Keeping EGOT Score While Watching The Tony's

Lin-Manuel Miranda gives an acceptance speech at the Tony Awards on Sunday, June 12, 2016. (Theo Wargo/Tony Awards Productions)

Lin-Manuel Miranda gives an acceptance speech at the Tony Awards on Sunday, June 12, 2016. (Theo Wargo/Tony Awards Productions)

Like most viewers during Sunday's Tony Awards, I haven't seen any of that night's nominated musicals or plays, don't plan to in the near future, and tuned in to watch for one very obvious reason.  It's no secret that 'Hamilton' is the biggest and best thing to happen to Broadway theater maybe ever.  Commercially successful, groundbreaking, artistically brilliant, and just downright catchy as hell, 'Hamilton' and its soundtrack have transcended musical theater in a way that maybe nothing else has or likely ever will again. 

I haven't been alone in predicting for months that 'Hamilton' creator and star, Lin-Manuel Miranda, is bound to win the EGOT at some point in his career. This will happen, and likely sooner than later.  For the uninitiated (or those who never watched '30 Rock'), EGOT is the distinction bestowed on the very small group of people who have won an Emmy, Grammy, Oscar and Tony. Lin-Manuel is just an Oscar away from this feat, and if he achieves it at next year's Oscars, which is possible, he'll be the youngest person to do so.  He would also join the even more exclusive PEGOT (EGOT plus Pulitzer) club if he wins the Oscar at any point in his career. 

If you've got an internet connection or have been exposed to any popular culture in the past year, this is probably not a surprise to you.  Everyone, from the President of the United States, to Dick Cheney, the Commissioner of the NFL, late night talk show hosts and anybody with Spotify, have raved about Miranda and his achievement.  One thing about the Tony's was surprising, though - for somebody who isn't a Broadway nerd, I sure did recognize a lot of the nominees.

It seemed like lots of people were dipping their toes into the EGOT waters, if you asked me. 

Let me remind you, EGOT is an exclusive club.  Only twelve people have won it.  And only two have won the PEGOT. Honestly, winning just one of these awards would be a career-making achievement for the average artist or industry person.  And yet, I couldn't help but wonder if the numerous "Hollywood" actors I saw in the audience on Sunday were doing Broadway not just for their love of acting or theater, but because they would very much like to join the exclusive club themselves.

Of the nominees in all categories, there were several award-winning names that jumped out at me.  These included Lupita Nyong'o (Oscar winner), Steve Martin (honorary Oscar, Grammy, Emmy), Julian Fellowes (Oscar), Andrew Lloyd Webber (Oscar, Grammy, Tony), Scott Rudin (EGOT), Jeff Daniels (Emmy), Jessica Lange (Oscar, Emmy, Tony), Laurie Metcalf (Emmy), Sophie Okonedo (Tony), and Jane Krakowski (Tony).  This is not to mention actors and actresses who have been nominated several times and not won, like Michael Shannon and Michelle Williams.  In other words, this year's Tony's were a murderer's row of talent.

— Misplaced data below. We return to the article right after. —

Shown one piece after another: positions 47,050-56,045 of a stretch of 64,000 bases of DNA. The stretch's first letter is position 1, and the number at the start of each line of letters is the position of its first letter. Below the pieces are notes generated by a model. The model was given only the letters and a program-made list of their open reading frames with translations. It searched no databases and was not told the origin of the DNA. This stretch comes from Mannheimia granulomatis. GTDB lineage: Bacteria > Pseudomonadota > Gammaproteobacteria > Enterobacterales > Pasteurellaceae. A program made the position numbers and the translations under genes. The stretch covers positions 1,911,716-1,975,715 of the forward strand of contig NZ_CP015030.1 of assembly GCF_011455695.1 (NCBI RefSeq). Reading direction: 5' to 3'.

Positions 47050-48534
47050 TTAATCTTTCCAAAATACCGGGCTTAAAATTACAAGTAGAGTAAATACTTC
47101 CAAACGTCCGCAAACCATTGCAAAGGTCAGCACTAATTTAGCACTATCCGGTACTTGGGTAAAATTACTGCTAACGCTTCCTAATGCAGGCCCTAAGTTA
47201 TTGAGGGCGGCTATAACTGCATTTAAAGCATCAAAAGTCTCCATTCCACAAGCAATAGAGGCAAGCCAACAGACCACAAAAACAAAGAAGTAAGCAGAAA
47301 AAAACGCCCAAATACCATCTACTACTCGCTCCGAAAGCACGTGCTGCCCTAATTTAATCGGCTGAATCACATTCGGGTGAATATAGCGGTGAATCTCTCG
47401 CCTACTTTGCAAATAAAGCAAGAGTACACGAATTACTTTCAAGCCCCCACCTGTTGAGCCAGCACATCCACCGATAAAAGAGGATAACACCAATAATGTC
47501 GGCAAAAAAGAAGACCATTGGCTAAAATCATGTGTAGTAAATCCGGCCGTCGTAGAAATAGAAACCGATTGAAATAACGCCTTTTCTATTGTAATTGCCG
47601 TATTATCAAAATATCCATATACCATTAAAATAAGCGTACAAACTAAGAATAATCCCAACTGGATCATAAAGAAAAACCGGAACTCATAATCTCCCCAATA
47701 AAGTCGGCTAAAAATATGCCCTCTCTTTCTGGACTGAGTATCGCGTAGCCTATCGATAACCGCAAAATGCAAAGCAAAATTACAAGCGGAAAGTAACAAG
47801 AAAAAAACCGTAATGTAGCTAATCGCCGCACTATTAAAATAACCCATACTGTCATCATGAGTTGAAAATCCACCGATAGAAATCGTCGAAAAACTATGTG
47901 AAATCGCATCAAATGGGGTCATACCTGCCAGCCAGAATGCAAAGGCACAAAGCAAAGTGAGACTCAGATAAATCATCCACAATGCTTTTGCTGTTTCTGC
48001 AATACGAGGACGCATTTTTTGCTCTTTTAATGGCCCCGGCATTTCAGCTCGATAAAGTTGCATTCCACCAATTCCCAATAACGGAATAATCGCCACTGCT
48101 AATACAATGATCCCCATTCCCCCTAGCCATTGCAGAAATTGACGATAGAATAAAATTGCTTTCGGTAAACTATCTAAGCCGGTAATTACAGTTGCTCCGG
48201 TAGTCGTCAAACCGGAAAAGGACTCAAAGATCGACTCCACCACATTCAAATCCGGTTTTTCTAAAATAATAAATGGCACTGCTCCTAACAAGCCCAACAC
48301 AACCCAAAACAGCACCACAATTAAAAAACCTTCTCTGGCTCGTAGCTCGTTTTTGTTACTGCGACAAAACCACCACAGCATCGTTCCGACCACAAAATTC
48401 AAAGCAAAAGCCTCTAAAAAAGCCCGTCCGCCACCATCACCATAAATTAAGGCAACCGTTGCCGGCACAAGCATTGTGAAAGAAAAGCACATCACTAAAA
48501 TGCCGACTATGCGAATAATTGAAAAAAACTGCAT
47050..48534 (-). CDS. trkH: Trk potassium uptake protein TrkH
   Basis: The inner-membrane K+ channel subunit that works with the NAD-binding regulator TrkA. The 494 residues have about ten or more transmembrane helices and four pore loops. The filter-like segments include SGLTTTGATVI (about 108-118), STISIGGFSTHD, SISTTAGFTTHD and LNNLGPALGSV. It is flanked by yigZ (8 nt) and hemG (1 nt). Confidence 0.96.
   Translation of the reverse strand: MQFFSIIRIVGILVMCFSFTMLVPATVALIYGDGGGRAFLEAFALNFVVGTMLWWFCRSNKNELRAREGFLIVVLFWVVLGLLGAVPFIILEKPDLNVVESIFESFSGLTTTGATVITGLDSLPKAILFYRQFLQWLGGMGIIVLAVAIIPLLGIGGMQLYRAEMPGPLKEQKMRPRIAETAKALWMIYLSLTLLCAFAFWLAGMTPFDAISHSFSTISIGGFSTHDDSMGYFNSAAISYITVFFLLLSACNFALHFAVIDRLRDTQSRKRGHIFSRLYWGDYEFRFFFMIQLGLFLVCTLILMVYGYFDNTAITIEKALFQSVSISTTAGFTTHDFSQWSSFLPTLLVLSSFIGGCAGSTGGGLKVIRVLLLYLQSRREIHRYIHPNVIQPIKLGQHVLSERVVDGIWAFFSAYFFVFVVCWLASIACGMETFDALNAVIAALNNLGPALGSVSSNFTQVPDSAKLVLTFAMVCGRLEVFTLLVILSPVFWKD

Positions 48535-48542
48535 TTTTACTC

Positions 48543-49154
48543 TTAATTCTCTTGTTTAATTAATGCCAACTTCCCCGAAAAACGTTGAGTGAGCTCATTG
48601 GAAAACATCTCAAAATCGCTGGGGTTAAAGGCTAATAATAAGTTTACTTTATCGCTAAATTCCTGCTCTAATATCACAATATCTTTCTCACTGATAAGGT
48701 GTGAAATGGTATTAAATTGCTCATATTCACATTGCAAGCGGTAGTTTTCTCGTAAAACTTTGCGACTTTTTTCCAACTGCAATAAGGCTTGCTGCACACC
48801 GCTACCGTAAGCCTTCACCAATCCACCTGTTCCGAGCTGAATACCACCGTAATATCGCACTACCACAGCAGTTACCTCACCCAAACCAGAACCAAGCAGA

Look, art is supposed to be subjective.  We've all been told that beauty is in the eye of the beholder, and that art should exist for the sake of itself. Art is not a sport - winners and losers are objectively determined in sports (the Olympics notwithstanding). And yet, the entertainment industry, including film, music, TV and theater, is a very vain industry. We prize the beautiful over the ugly, and we usually like winners over losers. Which is why I wondered if maybe, all this talk about loving the work and just enjoying the feeling of being on stage or behind a camera is really just code for saying the right thing to win that trophy.  Maybe everybody's playing the game, and winning actually does matter to even the purest of artists

Now, I'm not suggesting the conspiracy theory that all artists are just money- and fame-hungry egos who don't care about their craft - of course that's not completely true. But I can tell you that thinking about awards shows in terms of the EGOT makes them a lot more fun, and I'm way more likely to watch the Tony's than before. Whether it's the way of the world or just an observer's pessimism, I like keeping some sort of score. It helps things make sense to me.

I'm a guy who grew up loving sports. I'd played fantasy football for over a decade and there was never a season where one sport or another didn't catch my attention.  Recently, whether it's me just growing older, the moral ambiguity of many of our professional sports leagues, lack of time, or a combination of these, I've stopped caring as much about most teams and leagues.  I don't necessarily miss it, but it does sometimes feel like there's a small void to be filled. If keeping track of who has three of the four EGOT awards and who is coming up in the proverbial EGOT farm system is how I fill that void, then I think that's okay.  

I still love catching the NCAA tourney, but instead of intensely monitoring the NFL every Sunday, I think I'll watch more Oscar nominees, or try to see some more live theater. I expect there will be more deserving EGOT-caliber artists in the future, and I certainly can't wait for Lin-Manuel Miranda's acceptance speech/rap at the next Oscars. Let's just hope he finds a way to bring Daveed and Leslie with him.